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New York City Skyline from Brooklyn

Driving home today, I heard a Neil Young song I hadn’t heard for years. For some reason, I stopped to listen to the lyrics of “After the Gold Rush”. The line “Flying Mother Nature’s silver seed to a new home in the sun” could not be shaked. I woke up at 5:30 this morning like usual. I watch the local news in bed to wake up for a good ten minutes, which was interrupted by a flash news bulletin: Maurice Sendak died. I actually put my head back on my pillow and wept. Not necessarily out of sadness but just for the sake of humanity’s loss. He had always been an enigma to me until recently, when I started seeing and hearing him in interviews. From NPR to The Colbert Report. It started in November when I was driving home from work, listening to Terry Gross on Fresh Air.

What I knew about Maurice Sendak before the interview: that he did the illustrations for A Hole is to Dig. He was blacklisted for a while due to In the Night Kitchen and its “lewd and provocative illustrations”. He wrote and illustrated Really Rosie, which was eventually made into a musical starring Carol King’s music. We used to play it all the time in the bookstore. He was gay, uber-liberal, and a well-known curmudgeon. He did not do many book tours. He stayed true to himself. And finally, when the wild things “roared their terrible roars and gnashed their terrible teeth and rolled their terrible eyes and showed their terrible claws”, I was never scared, just like he promised. Not even once. Even at four.

In Gross’ interview, I learned a great deal about Sendak. He discussed his long-time partner who passed right after 9/11. He talked about other close friends. And he cried. This larger-than-life man, who I always imagined to look like the lead Wild Thing, cried because he missed the people he loved: his parents, his sister, his partner, his friends. And then he cried for Gross, telling her that the only sadness in his own death would be that he couldn’t speak with her anymore, because she too was his friend. I lost it. Even Gross was touched. Her voice cracked. When have you ever heard that?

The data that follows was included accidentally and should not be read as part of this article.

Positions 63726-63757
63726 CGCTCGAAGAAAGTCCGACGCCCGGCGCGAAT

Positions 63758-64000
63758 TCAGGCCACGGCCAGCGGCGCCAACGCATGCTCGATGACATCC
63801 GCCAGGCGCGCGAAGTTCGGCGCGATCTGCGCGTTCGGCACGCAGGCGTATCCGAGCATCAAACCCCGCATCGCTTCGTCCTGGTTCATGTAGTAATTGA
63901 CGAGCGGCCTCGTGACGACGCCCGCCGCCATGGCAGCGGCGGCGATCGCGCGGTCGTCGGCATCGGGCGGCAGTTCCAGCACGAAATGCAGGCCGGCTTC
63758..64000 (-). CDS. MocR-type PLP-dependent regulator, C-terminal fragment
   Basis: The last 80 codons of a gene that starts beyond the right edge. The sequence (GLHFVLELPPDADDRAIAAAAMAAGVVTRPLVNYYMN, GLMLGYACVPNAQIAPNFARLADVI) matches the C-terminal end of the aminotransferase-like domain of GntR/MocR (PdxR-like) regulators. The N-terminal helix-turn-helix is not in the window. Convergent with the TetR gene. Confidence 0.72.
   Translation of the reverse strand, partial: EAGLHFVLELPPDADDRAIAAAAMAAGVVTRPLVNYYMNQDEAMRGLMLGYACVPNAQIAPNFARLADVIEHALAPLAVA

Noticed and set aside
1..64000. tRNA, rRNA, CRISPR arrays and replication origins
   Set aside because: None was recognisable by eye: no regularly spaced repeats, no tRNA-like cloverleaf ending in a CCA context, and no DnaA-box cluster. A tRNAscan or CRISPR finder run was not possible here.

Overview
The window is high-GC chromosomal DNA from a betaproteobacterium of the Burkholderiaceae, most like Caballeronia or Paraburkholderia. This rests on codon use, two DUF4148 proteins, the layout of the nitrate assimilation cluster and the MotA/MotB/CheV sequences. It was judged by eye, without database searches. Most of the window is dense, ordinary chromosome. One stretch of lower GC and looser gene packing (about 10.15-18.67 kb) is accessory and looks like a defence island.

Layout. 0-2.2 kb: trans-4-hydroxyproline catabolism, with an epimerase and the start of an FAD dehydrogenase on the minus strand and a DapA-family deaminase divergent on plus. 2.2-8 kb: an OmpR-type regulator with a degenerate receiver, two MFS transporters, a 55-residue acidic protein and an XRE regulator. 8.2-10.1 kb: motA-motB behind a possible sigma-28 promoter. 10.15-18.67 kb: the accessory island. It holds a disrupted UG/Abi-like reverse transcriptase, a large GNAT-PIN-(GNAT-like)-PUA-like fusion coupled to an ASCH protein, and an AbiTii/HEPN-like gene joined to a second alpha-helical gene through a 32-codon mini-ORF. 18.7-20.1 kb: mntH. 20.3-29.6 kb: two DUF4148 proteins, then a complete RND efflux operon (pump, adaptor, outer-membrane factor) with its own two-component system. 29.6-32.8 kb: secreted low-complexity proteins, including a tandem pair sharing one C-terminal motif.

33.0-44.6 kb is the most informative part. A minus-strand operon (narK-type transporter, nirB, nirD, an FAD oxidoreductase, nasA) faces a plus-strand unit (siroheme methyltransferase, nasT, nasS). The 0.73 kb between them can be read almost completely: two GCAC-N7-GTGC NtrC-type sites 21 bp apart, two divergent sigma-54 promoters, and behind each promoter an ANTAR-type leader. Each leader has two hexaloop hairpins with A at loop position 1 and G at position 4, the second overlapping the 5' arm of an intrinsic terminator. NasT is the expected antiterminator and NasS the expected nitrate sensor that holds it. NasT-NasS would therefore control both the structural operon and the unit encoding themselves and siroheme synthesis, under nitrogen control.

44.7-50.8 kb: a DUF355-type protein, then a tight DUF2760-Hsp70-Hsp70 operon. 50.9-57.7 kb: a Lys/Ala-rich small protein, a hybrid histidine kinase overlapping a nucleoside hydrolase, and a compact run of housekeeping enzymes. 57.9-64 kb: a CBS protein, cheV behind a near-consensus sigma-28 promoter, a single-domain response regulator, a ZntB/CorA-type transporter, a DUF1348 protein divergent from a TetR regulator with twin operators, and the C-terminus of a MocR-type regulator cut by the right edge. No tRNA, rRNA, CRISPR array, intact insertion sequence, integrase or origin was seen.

It’s interesting how I can relate the rest of the songs to humanity, Sendak, children, loss. Lennon’s lyrics relate to anyone who has ever shaken up the planet–in thought, in art, in music, in love. Like Where the Wild Things Are, the soundtrack from A Charlie Brown Christmas defines my childhood as well. Tonight, listening to the vocal version of “Christmas Time is Here”, I heard a new melancholy. It almost sounded like a requiem. Finally, the original version of “Songbird”, not Willie Nelson’s version (although I love it dearly) was to be the end of my novel. The lyrics “And I wish you all the love in the world, but most of all I wish it for myself” seems fair, selfish, complete, honest. I think that’s what Sendak wanted, even though he never said it.

I’m not sad for the physical death of Maurice Sendak–he lived an amazing life, and he was ready to go home. Instead, I am sad that there will be no further creations. Sendak had a dark side like many of his books. They were obscure and unconventional. And for that, in a current world of daily oxymorons–overripe political correctness and constitutional amendments banning gay marriage–I am sad. There will never be another. No more Pierre who said “I don’t care”, which was my brother’s favorite. No more Bumble-Ardy who never wanted to be nine again after his botched party.

When I was in elementary school, still living in San Jose, our public library had a recording of Where the Wild Things Are . You called a special number, and a pre-recorded voice read the entire book to whomever dialed. It was summertime, and I would sneak up to my parents’ room, and sit on my dad’s side of the bed where the white phone rested on his nightstand. I would call and listen once a day. Now, reading the same book to my nephews and niece, I watch their love for the classic 30 years later. What kid can’t relate to being sent to bed early for being bad? What kid hasn’t experienced a rough day?

Sendak in my heart this afternoon was the silver seed flying to a new sun. Finally, he can be reunited with everyone who went before him. And that, is definitely a new sun. Thank goodness these books live on. At least I hope they do. Kids need to be allowed to be kids. Let them feel fear. Let them feel anger. Let them dance around naked. They’re kids.

Turn to Stone–ELO

Watching the Wheels go Round–John Lennon

What Would Willie Do?–Bruce Robinson and Willie Nelson

Christmas Time is Here (Vocal)–Vince Guaraldi Trio

Songbird–Willie Nelson

Cracklin’ Rosie–Neil Diamond